I have an internet-facing Raspberry Pi on a private internet connection and the last time I set it up, I didn't bother installing a way of blocking IP addresses from which too many SSH login attempts failed from attempting SSH logins in the near future because I simply don't see the point of it.
All this resulted in is log entries looking like this:
2016-10-01 14:28:25 root failed 18.104.22.168:56388 2016-10-01 14:28:26 root failed 22.214.171.124:43921 2016-10-01 14:28:27 root failed 126.96.36.199:56388 2016-10-01 14:28:28 root failed 188.8.131.52:43921 2016-10-01 14:28:30 root failed 184.108.40.206:56388 2016-10-01 14:28:30 root failed 220.127.116.11:43921 2016-10-01 14:28:34 root failed 18.104.22.168:41379 2016-10-01 14:28:35 root failed 22.214.171.124:41379 2016-10-01 14:28:35 root failed 126.96.36.199:60430 2016-10-01 14:28:37 root failed 188.8.131.52:41379 2016-10-01 14:28:37 root failed 184.108.40.206:60430 2016-10-01 14:28:41 root failed 220.127.116.11:42230 2016-10-01 14:28:41 root failed 18.104.22.168:60430
The log only shows login attempts via password since attempting to log in via public key authentication would be even more ridiculous. The vast majority of login attempts tries to log in as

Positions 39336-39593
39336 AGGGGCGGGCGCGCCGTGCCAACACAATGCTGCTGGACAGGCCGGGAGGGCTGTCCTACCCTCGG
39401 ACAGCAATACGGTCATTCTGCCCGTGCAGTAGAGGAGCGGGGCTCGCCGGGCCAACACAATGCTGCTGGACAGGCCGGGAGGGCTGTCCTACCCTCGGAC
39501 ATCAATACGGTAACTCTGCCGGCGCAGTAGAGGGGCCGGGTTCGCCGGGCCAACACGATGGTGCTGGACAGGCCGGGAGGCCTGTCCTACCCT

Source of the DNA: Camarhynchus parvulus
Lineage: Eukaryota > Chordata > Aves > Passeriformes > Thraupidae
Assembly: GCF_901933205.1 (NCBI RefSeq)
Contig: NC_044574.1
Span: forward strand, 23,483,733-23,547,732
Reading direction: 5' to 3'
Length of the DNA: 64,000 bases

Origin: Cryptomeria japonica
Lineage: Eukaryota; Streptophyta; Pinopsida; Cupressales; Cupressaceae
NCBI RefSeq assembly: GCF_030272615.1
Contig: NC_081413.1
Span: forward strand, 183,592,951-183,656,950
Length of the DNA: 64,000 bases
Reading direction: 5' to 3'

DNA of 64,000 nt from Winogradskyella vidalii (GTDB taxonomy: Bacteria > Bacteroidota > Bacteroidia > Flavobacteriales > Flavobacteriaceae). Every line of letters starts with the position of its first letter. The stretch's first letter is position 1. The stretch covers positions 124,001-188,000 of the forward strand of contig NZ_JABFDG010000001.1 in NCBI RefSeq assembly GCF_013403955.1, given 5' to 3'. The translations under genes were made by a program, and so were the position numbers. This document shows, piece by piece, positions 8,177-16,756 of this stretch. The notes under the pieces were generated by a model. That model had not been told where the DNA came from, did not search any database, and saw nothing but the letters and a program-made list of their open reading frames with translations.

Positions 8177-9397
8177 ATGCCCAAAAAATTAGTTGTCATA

root which in the case of my raspi of course can't even log in at all. So far, no login attempts even guessed a valid user name (
pi has been guessed quite often but it doesn't exist on my raspi), let alone one which even can log in via username and password.
Is there any security benefit of blocking such IP addresses for a few minutes? The chance of a system with only complex passwords (for the users which can log in via username and password) seems to be basically 0. Even with only an 8 character printable ASCII password (which would be pathetic, of course), the username guaranteed to be correct (since one should never assume a username to be a secret), and 100 login attempts per second (which my slow internet connection probably can't even handle), that's literally ~1 million years until expected success.
If I block these login attempts, all I'm realistically going to do is to tell the attackers to go attack someone else and maybe lock myself out for a few minutes if I get a password wrong too often (happened only once thus far and I set the time to block to something like 2 minutes so I only had to wait for a short period of time). I don't see why this would be advised. It just seems so unnecessary. Am I missing something?